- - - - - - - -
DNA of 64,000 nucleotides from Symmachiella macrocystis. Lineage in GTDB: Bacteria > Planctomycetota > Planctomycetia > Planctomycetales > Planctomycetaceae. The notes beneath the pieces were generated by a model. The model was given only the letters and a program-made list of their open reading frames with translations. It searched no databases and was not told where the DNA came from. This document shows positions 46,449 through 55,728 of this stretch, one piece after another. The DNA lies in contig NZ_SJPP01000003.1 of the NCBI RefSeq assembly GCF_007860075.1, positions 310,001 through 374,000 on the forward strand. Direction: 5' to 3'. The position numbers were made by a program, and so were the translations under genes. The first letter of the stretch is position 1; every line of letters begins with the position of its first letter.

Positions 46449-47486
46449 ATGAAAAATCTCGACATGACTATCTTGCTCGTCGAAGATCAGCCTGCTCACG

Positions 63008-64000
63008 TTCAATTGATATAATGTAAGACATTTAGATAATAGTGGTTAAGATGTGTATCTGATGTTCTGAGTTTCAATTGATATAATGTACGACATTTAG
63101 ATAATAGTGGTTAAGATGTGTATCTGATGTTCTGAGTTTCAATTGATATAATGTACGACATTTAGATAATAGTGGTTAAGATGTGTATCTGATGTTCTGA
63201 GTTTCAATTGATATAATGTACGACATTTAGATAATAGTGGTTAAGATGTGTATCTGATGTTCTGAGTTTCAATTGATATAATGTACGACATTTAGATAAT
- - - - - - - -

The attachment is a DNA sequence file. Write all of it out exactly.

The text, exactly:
DNA of 64,000 nucleotides from Symmachiella macrocystis. Lineage in GTDB: Bacteria > Planctomycetota > Planctomycetia > Planctomycetales > Planctomycetaceae. The notes beneath the pieces were generated by a model. The model was given only the letters and a program-made list of their open reading frames with translations. It searched no databases and was not told where the DNA came from. This document shows positions 46,449 through 55,728 of this stretch, one piece after another. The DNA lies in contig NZ_SJPP01000003.1 of the NCBI RefSeq assembly GCF_007860075.1, positions 310,001 through 374,000 on the forward strand. Direction: 5' to 3'. The position numbers were made by a program, and so were the translations under genes. The first letter of the stretch is position 1; every line of letters begins with the position of its first letter.

Positions 46449-47486
46449 ATGAAAAATCTCGACATGACTATCTTGCTCGTCGAAGATCAGCCTGCTCACG

Positions 63008-64000
63008 TTCAATTGATATAATGTAAGACATTTAGATAATAGTGGTTAAGATGTGTATCTGATGTTCTGAGTTTCAATTGATATAATGTACGACATTTAG
63101 ATAATAGTGGTTAAGATGTGTATCTGATGTTCTGAGTTTCAATTGATATAATGTACGACATTTAGATAATAGTGGTTAAGATGTGTATCTGATGTTCTGA
63201 GTTTCAATTGATATAATGTACGACATTTAGATAATAGTGGTTAAGATGTGTATCTGATGTTCTGAGTTTCAATTGATATAATGTACGACATTTAGATAAT